ORIGIN AND MISSION
In November 2008, five Minnesota organizations signed an accord to form an alliance called The Minnesota Health Care Value Exchange. The alliance was established to support HIT; quality improvement and measurement; price transparency and public reporting; incentives to promote high-quality, efficient care; and consumer engagement and education. The five partner organizations comprising the Minnesota Health Care Value Exchange are:
• Buyers Health Care Action Group (BHCAG), a non-profit coalition of large private and public employers working to redirect the focus of the health care system to optimal health and value;
• Institute for Clinical Systems Improvement (ICSI), a non-profit organization that brings together medical groups, hospitals, health plans, employers, and other groups to provide patient-centered and value-driven care to patients in Minnesota and surrounding states;
• MN Community Measurement (MNCM), a community-based, non-profit organization that works to accelerate the improvement of health through measurement and public reporting of health care performance;
• Smart Buy Alliance, an affiliation of private, public, group, union, and individual health care purchasers working to ensure that health care reforms focus on improving health and health care delivery for all Minnesotans. It includes Minnesota Management & Budget (state employees) and Human Services (Medicaid, SCHIP, and MinnesotaCare); and
• Stratis Health, a non-profit organization that leads collaboration and innovation in health care quality and safety, serves as a trusted expert in facilitating improvement for people and communities, and is the state’s Quality Improvement Organization (QIO).
Although each of the five member organizations has its own separate governance structure, the Minnesota Health Care Value Exchange has a board with one representative from each organization. The Minnesota Health Care Value Exchange elects members to fulfill specific responsibilities, including convener of meetings and logistics (Buyers Health Care Action Group), AHRQ contactor (Smart Buy), finance representative (to be determined), and Medicare data steward (Stratis).
ACTIVITIES AND ACCOMPLISHMENTS
The Minnesota Health Care Value Exchange is working to coordinate health reform activities and build upon the quality improvement, performance measurement, and public reporting activities already occurring in the community. Priority areas include care model redesign, purchasing redesign, payment reform, consumer engagement initiatives, and electronic medical record and personal health record implementation. The Minnesota Health Care Value Exchange received Chartered Value Exchange designation from Department of Health and Human Services Secretary Mike Leavitt in March 2008.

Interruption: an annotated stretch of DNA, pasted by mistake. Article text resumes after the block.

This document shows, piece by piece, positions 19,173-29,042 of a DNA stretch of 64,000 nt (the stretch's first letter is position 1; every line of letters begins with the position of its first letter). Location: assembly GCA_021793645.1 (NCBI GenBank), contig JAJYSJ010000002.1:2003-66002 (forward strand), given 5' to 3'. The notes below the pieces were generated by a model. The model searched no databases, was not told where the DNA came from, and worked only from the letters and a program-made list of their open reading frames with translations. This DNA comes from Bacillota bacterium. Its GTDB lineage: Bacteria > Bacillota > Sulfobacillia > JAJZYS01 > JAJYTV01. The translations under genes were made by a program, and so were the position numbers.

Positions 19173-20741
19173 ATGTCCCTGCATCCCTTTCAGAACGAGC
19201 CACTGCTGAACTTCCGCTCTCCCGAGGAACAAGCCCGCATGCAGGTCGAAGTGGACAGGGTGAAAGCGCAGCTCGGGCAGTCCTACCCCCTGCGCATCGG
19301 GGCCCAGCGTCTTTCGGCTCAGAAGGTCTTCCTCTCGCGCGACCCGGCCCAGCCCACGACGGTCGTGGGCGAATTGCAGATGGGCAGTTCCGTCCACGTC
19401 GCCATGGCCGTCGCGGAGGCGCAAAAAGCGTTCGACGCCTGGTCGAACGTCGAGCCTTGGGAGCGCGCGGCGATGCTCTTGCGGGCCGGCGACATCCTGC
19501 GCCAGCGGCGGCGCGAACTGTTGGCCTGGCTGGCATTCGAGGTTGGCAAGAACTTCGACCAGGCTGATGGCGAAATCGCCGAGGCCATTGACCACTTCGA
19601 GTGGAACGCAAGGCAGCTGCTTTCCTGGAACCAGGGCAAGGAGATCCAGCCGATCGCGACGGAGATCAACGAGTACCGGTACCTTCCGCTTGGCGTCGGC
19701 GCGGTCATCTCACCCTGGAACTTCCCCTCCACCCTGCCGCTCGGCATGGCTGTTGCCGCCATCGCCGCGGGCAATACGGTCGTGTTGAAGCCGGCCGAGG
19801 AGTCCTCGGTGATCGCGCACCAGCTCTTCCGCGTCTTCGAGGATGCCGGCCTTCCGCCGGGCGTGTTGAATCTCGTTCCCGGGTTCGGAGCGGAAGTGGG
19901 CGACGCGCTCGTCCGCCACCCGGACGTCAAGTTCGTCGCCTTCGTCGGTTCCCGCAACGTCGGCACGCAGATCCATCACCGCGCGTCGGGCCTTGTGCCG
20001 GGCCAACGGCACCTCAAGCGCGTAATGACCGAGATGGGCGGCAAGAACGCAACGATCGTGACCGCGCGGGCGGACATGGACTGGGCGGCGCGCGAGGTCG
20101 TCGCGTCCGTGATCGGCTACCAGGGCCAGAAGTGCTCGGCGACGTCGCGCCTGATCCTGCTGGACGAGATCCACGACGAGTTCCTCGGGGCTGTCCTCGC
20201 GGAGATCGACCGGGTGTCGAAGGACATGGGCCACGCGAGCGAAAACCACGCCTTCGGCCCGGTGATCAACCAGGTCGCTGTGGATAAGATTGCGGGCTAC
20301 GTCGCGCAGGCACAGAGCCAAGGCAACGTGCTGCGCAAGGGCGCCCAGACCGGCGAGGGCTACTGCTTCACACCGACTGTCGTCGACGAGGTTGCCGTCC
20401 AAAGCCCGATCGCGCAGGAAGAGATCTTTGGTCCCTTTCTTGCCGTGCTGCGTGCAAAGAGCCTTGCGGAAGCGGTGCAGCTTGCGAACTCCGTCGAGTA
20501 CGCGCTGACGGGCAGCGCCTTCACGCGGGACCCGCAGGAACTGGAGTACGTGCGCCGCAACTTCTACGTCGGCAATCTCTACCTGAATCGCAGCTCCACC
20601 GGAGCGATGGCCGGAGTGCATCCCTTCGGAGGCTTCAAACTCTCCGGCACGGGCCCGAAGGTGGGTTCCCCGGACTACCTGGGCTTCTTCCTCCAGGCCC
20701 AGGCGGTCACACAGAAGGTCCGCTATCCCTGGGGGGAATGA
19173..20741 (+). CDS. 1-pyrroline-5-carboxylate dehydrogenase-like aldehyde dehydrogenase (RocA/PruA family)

The alliance’s activities directly relate to state health care reform legislation signed into law in May 2008 (Senate File 3780, Senate File 2942, House File 3149, and House File 1812). The goal is to move toward achieving quality, affordable, accessible health care for all Minnesotans. The legislation includes “health care home” criteria; e-prescribing; the use of encounter data to establish peer groupings of providers based on quality and efficiency; as well as payment reform, quality measurement, and cost/quality transparency. Minnesota Health Care Value Exchange is the coordinating body for members’ work on state health reform legislation, including:
• The Minnesota Quality Reporting and Incentive Payment System,
• Health care home support and development,
• Bundles of care measurement and payment, and
• Provider peer grouping by cost and quality.
The value exchange also is developing funding and other support for care re-design projects (e.g. Depression Care Improvement).
Member organizations have partnered in the past for Quality Care and Rewarding Excellence (QCare), an initiative created by the governor’s executive order in 2006. QCare aims to gather, analyze, and distribute data on health and health care in Minnesota to guide health care reform in the state. QCare identified certain focus areas (diabetic care, public health, hospital “never events”) in which to improve care, in addition to consensus goals for the state to achieve by certain dates. The QCare group included physicians, hospital leaders, members of the legislature, and businesses, as well as state agencies.